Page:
By Brittany Peterson and Jackie Stachel, Executive Function coaches at Beyond BookSmart
Editor’s Note: We would like to thank Beyond BookSmart for contributing this guest content to our blog! If you would like to submit a guest blog post related to students with disabilities, please let us know.
Imagine a builder getting started on a new home. Maybe he’s behind schedule. There’s pressure from the owners. He knows that the foundation has to go in before he can build but maybe he can find a way to get back on schedule by modifying his approach. He digs a shallow hole and saves a whole two days there. He calls up another contractor and gets a rush pour on the foundation. He saves a day by getting started while the cement is still curing—it seemed mostly dry, so that’s fine, right? He starts putting up that house, but guess what? At every turn, he sees the problems he has caused by neglecting a proper foundation. Walls aren’t straight, doors slip out of alignment, and the cracks in the inadequately dried cement invite a torrent of water into the basement every time it rains. All because he didn’t take the time and effort to build a solid foundation.
What does this scenario have to do with your child’s school performance? (Stick with us here…)
Before a student can ace that algebra test, master that 3rd declension in Latin, or complete a semester-long history project, they need to have a solid foundation of skills that help them to be productive. They need to learn how to manage themselves: be organized, initiate tasks, complete tasks, plan out their work, manage their time, and try to keep cool when the going gets tough (and it always gets tough!). These are executive function skills—the ones that help a student function like an executive and be the boss of their own life. And school is a student’s job, right? Students need excellent executive function skills to do well at their jobs. And just like the unfortunate builder in our opening scene, nothing seems to work right when the foundation is weak.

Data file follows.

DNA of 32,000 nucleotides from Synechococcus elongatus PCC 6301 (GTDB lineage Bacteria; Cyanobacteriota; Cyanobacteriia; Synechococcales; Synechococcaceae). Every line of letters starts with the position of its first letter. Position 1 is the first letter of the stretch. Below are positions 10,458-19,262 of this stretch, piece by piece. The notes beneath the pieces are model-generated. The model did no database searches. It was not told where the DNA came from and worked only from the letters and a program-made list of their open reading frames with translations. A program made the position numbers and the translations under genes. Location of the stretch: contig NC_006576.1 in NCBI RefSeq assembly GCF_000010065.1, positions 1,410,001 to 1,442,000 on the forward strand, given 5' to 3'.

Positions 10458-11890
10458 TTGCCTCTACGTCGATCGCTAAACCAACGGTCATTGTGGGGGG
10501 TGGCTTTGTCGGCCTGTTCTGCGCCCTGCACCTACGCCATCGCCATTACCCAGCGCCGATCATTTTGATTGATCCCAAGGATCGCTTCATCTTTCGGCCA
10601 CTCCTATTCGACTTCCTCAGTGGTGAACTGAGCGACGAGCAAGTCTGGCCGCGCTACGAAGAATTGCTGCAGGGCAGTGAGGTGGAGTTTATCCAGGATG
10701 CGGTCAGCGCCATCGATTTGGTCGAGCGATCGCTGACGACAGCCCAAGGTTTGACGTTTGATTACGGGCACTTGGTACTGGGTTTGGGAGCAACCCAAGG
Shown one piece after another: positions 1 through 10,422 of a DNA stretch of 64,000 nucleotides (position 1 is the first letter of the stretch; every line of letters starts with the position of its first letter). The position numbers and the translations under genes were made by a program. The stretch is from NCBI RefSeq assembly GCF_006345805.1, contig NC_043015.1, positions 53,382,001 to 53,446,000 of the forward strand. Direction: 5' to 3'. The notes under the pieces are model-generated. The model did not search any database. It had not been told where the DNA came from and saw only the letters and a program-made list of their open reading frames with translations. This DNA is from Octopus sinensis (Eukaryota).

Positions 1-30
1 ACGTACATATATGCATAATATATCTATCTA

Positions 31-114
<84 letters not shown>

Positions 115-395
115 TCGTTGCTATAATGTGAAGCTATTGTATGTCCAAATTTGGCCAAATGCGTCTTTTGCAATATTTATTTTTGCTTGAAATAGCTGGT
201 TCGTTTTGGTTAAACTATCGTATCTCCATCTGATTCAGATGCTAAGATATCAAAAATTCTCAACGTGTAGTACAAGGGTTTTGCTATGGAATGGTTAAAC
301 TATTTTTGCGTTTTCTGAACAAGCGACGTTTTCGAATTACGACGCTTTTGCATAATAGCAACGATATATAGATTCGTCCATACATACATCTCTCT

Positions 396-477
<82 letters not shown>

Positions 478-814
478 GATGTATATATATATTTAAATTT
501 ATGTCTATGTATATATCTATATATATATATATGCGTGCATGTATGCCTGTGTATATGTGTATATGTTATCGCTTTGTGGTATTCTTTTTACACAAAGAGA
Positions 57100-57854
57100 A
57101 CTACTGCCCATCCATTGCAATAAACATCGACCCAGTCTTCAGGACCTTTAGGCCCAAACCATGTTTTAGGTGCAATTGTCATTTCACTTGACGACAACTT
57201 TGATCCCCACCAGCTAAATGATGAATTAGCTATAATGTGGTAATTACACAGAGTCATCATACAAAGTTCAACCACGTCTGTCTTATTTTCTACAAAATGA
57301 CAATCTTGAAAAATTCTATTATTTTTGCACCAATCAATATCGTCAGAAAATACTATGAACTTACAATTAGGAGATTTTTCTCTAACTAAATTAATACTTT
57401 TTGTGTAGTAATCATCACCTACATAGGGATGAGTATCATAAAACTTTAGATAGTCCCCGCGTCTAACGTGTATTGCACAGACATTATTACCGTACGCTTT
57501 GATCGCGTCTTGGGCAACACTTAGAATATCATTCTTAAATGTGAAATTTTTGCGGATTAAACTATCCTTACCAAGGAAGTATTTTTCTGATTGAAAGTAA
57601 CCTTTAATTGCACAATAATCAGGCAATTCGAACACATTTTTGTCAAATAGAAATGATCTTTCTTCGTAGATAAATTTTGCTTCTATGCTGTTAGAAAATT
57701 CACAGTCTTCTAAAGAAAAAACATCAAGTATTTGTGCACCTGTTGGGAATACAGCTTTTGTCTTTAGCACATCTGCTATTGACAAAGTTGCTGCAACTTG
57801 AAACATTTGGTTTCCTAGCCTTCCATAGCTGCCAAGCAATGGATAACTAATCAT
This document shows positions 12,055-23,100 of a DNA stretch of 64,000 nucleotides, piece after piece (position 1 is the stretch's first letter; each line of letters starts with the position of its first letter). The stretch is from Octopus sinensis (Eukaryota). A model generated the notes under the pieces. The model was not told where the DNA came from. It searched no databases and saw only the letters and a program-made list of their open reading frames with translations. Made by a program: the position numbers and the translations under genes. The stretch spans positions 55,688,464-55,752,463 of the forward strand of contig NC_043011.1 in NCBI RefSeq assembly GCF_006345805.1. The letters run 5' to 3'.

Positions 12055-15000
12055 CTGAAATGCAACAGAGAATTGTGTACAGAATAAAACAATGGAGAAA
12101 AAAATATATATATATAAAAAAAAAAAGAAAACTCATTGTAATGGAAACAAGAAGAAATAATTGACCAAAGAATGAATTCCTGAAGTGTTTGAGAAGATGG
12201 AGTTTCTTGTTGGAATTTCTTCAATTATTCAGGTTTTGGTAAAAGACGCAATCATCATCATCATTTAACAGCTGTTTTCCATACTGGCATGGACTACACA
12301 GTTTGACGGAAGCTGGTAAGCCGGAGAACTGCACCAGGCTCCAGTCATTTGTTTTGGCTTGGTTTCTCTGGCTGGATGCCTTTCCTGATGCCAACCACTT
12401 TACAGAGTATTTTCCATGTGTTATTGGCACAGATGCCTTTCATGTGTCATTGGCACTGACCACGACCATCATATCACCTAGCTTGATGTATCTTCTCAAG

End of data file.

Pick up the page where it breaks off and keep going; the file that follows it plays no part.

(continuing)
Symptoms of Weak Executive Function Skills
Without good executive function skills, we can think of these examples as symptoms of a shaky foundation:
1) A student who can talk up a storm about Renaissance armor but can’t get a word on the page for a 10-page research paper.
Foundational skills needed: Task initiation, planning, organization
2) A student who’s in such a last-minute panic over a project that the whole house turns into full-on crisis mode. (There may be tears...there may be raised voices. We're not naming names here.)
Foundational skills needed: Time management, planning and prioritizing, emotion regulation
3) A student who’s got pencils in his sock drawer, socks in his locker, and overdue homework scrunched in the recesses of his backpack.
Foundational skill needed: Organization
Students who have a wobbly foundation in executive function skills may have trouble reaching their true academic potential; in essence, they are always making quick temporary repairs to their shaky foundation by asking for extensions on assignments or begging for bailouts from parents.
Parents often find themselves faced with a dilemma of either constantly helping their children make these "quick fixes" or watching them flounder and struggle. The real solution is for students to learn the skills that help them be productive and organized.
That foundation helps students build a successful outcome at school and beyond.
Disclaimer: Guest blog posts do not necessarily represent the views of The Law Office of Steven Alizio, PLLC.